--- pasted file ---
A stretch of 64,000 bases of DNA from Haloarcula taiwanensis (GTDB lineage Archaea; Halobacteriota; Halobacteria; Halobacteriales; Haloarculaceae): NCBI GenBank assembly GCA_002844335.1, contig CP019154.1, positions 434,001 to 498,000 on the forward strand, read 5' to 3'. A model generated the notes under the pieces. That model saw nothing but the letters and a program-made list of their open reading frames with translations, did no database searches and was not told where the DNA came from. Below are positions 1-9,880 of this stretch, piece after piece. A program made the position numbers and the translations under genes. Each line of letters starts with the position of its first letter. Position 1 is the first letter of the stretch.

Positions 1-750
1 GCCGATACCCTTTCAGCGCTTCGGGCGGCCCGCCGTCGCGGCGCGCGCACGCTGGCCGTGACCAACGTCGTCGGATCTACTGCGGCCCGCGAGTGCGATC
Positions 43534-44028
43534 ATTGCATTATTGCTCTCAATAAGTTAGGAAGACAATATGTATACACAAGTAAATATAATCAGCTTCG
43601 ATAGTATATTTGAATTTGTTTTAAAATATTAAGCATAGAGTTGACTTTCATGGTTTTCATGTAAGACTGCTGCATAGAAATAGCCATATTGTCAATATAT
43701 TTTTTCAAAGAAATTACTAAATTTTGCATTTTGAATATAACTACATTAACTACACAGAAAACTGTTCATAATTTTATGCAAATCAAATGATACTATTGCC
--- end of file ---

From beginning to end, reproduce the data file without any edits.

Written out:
A stretch of 64,000 bases of DNA from Haloarcula taiwanensis (GTDB lineage Archaea; Halobacteriota; Halobacteria; Halobacteriales; Haloarculaceae): NCBI GenBank assembly GCA_002844335.1, contig CP019154.1, positions 434,001 to 498,000 on the forward strand, read 5' to 3'. A model generated the notes under the pieces. That model saw nothing but the letters and a program-made list of their open reading frames with translations, did no database searches and was not told where the DNA came from. Below are positions 1-9,880 of this stretch, piece after piece. A program made the position numbers and the translations under genes. Each line of letters starts with the position of its first letter. Position 1 is the first letter of the stretch.

Positions 1-750
1 GCCGATACCCTTTCAGCGCTTCGGGCGGCCCGCCGTCGCGGCGCGCGCACGCTGGCCGTGACCAACGTCGTCGGATCTACTGCGGCCCGCGAGTGCGATC
Positions 43534-44028
43534 ATTGCATTATTGCTCTCAATAAGTTAGGAAGACAATATGTATACACAAGTAAATATAATCAGCTTCG
43601 ATAGTATATTTGAATTTGTTTTAAAATATTAAGCATAGAGTTGACTTTCATGGTTTTCATGTAAGACTGCTGCATAGAAATAGCCATATTGTCAATATAT
43701 TTTTTCAAAGAAATTACTAAATTTTGCATTTTGAATATAACTACATTAACTACACAGAAAACTGTTCATAATTTTATGCAAATCAAATGATACTATTGCC